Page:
Rare Horses in EIA/HIV Research Rescued From Dangerous 4,500-Mile Journey Herd Is Key to Vital Research Program on Equine Infectious Anemia, Implications for AIDS Research
WEST BOYLSTON, Mass., Aug. 15, 2011 /PRNewswire-iReach/ -- For several decades, West Boylston's historic, idyllic Malden Brook Farm (www.vetfrontiers.org/maldenbrookfarm.nxg) has been home to generations of a truly irreplaceable herd of horses. Numbering 45 animals today, these horses are part of the Western Hemisphere's most important research on Equine Infectious Anemia (EIA), which is similar to Human Immunodeficiency Virus (HIV), the causative agent of AIDS.
Dr. Robert Tashjian is a local veterinarian and scientist with over 40 years of veterinary experience. He is also one of America's foremost authorities on EIA. Through the modest resources of America Veterinary Medical Frontiers, Inc. (www.vetfrontiers.org/), which he founded in 1995 and leads today, Tashjian has quietly but effectively overseen the EIA research program.
The implications of AVMF's EIA research go far beyond equine health. On the molecular and clinical levels, EIA is very similar to HIV. Consequently the AVMF research on EIA may have profound implications for AIDS research.
Recently, however, the viability of this far-reaching research has been threatened because of financial pressure to keep the program afloat. So scientists in Nicaragua have offered to continue studies of the herd in that country with AVMF, rather than see this vital research end if underfunding puts AVMF out of operation. Countries such as Nicaragua, where horses far outnumber tractors and other motorized farm implements, understand implicitly the vital role of the AVMF herd for developing ways to fight the EIA virus.
"The herd has never been confined to horse trucks nearly as long as the trip to Nicaragua – about 4,500 miles – would take," Tashjian observed. "Many of them could well succumb to the stress of the trip along the way. If this happens, our research will suffer a terrible blow, and millions of horses everywhere would be more susceptible to perishing from EIA. AIDS research could suffer as well."
Fortunately, Dr. Tashjian has decided against moving the herd to Nicaragua for now, and instead try to raise the funds necessary to save the research program before it's too late. "Malden Brook Farm provides a research environment unlike any other in the U.S.," Tashjian said. "Our free-range, natural surroundings enable the herd to live 'socially,' which is an ideal arrangement for studying EIA."
This environment, too, is threatened by state and federal "test and destroy" regulations, which restrict EIA-positive horses to live in quarantine and then death by killing them. Currently, no EIA-positive horses reside at Malden Brook.
Recent EIA Breakthrough at Malden Brook
According to Gregory R. Ciottone, MD, Assistant Professor of Medicine and chair of the Disaster Medicine Section at Harvard Medical School, "Through his cutting-edge research over the past 40 years, Dr. Tashjian has become one of a very few internationally recognized experts in EIA. His collaborative work has led to a number of breakthroughs in the understanding of this lethal retrovirus. The culmination of this research is the idea that a vaccine for EIA, similar in structure and action to human HIV, may be possible."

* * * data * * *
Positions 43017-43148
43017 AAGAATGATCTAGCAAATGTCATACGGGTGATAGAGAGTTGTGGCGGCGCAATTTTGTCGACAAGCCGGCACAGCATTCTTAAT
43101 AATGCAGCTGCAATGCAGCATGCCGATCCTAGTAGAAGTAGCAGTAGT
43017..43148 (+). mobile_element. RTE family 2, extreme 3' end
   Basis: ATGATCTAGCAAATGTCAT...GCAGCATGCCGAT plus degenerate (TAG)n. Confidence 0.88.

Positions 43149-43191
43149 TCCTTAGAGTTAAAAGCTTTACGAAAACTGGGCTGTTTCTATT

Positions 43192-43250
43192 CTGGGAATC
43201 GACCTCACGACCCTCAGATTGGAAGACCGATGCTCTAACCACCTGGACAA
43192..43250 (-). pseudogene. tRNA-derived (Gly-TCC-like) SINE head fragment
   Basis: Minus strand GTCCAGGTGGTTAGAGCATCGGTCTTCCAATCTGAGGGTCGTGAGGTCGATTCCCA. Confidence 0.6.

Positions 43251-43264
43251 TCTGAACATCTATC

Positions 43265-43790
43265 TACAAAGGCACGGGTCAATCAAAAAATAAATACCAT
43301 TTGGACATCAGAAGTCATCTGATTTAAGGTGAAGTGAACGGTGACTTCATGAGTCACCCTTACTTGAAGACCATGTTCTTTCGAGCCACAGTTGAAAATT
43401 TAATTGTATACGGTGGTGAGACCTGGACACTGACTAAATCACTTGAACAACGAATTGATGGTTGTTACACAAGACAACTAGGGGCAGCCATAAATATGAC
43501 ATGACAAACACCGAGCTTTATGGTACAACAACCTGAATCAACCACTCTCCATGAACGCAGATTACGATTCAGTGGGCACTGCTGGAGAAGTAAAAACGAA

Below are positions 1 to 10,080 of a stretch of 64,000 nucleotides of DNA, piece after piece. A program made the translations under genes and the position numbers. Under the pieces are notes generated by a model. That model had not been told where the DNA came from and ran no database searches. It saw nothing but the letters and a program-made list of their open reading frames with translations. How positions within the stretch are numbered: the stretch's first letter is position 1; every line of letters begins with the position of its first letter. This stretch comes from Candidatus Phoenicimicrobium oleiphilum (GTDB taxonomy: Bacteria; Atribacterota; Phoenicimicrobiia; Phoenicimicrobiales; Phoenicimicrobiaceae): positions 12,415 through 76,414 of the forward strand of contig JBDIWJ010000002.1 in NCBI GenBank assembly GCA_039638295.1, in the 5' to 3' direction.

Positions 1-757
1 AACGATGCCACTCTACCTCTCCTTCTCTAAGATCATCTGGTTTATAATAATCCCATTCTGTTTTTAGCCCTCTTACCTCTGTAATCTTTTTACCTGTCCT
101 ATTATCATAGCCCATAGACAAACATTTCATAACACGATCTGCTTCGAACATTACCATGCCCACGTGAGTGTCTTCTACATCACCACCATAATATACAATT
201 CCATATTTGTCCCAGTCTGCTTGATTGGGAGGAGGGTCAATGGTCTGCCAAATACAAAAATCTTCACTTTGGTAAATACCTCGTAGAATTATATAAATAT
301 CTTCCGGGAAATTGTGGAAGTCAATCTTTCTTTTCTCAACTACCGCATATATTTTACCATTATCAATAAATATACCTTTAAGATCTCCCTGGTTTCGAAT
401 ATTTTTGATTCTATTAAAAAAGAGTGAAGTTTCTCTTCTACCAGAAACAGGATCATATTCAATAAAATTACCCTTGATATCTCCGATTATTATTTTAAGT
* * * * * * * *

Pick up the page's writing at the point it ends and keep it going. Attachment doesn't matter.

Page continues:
In late 2010, AVMF announced a breakthrough in the field of retroviral research with confirmation of a successfully bred horse with natural immunity to EIA. This advancement adds significantly to the understanding of retroviruses, and may have implications for the understanding of HIV.
Lentiviruses, a class of retroviruses, damage the immune system of horses (EIA), simians (SIV) and humans (HIV). In the 1970s, Dr. Tashjian observed that an EIA-positive herd of horses lived side by side with EIA-negative horses, without a statistical increase in mortality among the negative horses.
Dr. Tashjian brought a small herd of seemingly EIA-resistant horses to West Boylston and started a breeding program. The intent was to amplify and document the natural immunity that he had observed anecdotally decades before. That natural immunity had recently been confirmed when "Nora" tested negative for EIA despite significant exposure to the virus.
Sadly, however, regulations promulgated by the Division of Animal Health of the Massachusetts Division of Agricultural Resources doomed Nora to a cruel death out of fear she could infect other horses. This in spite of the fact that Nora had lived at Malden Brook Farm disease-free for the prior 10 years. She had been the first horse bred for immunity to a retrovirus. So her demise is doubly unsettling, both scientifically and ethically.
"We realize that we're fighting an uphill battle to keep the research going," Tashjian said. "But for the sake of the animals and the possible good our EIA research may have for AIDS research, we refuse to go down without a fight."
AVMF is accepting financial donations to help rescue the remaining horses in the Malden Brook herd and sustain the vital research Tashjian and his colleagues have undertaken for so many years. Click here (www.vetfrontiers.org/contact.nxg) to donate securely online.
Media Contact: Dr. Robert Tashjian, VMD American Veterinarian Medical Frontiers, Inc., 508-835-6258, email@example.com
SOURCE American Veterinary Medical Frontiers, Inc.